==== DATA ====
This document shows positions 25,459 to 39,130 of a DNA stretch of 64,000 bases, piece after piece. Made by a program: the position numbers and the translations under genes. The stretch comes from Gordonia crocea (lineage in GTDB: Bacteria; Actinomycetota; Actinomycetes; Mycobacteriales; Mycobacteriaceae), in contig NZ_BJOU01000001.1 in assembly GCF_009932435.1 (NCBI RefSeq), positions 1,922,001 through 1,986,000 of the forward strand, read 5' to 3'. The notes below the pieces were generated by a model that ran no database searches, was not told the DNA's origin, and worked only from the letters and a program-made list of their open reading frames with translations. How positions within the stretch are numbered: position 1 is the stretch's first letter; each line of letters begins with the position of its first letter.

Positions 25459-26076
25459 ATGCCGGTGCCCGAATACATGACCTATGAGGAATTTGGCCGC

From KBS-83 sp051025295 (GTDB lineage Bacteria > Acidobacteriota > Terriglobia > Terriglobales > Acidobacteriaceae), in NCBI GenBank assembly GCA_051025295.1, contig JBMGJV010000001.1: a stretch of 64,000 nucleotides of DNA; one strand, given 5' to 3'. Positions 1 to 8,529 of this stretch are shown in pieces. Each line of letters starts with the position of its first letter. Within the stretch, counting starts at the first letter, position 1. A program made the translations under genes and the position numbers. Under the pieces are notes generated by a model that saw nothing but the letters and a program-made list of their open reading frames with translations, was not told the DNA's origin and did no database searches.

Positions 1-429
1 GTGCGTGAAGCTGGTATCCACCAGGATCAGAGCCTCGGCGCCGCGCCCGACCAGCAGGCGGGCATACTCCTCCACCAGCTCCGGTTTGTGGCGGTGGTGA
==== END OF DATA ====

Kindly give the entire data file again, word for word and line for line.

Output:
This document shows positions 25,459 to 39,130 of a DNA stretch of 64,000 bases, piece after piece. Made by a program: the position numbers and the translations under genes. The stretch comes from Gordonia crocea (lineage in GTDB: Bacteria; Actinomycetota; Actinomycetes; Mycobacteriales; Mycobacteriaceae), in contig NZ_BJOU01000001.1 in assembly GCF_009932435.1 (NCBI RefSeq), positions 1,922,001 through 1,986,000 of the forward strand, read 5' to 3'. The notes below the pieces were generated by a model that ran no database searches, was not told the DNA's origin, and worked only from the letters and a program-made list of their open reading frames with translations. How positions within the stretch are numbered: position 1 is the stretch's first letter; each line of letters begins with the position of its first letter.

Positions 25459-26076
25459 ATGCCGGTGCCCGAATACATGACCTATGAGGAATTTGGCCGC

From KBS-83 sp051025295 (GTDB lineage Bacteria > Acidobacteriota > Terriglobia > Terriglobales > Acidobacteriaceae), in NCBI GenBank assembly GCA_051025295.1, contig JBMGJV010000001.1: a stretch of 64,000 nucleotides of DNA; one strand, given 5' to 3'. Positions 1 to 8,529 of this stretch are shown in pieces. Each line of letters starts with the position of its first letter. Within the stretch, counting starts at the first letter, position 1. A program made the translations under genes and the position numbers. Under the pieces are notes generated by a model that saw nothing but the letters and a program-made list of their open reading frames with translations, was not told the DNA's origin and did no database searches.

Positions 1-429
1 GTGCGTGAAGCTGGTATCCACCAGGATCAGAGCCTCGGCGCCGCGCCCGACCAGCAGGCGGGCATACTCCTCCACCAGCTCCGGTTTGTGGCGGTGGTGA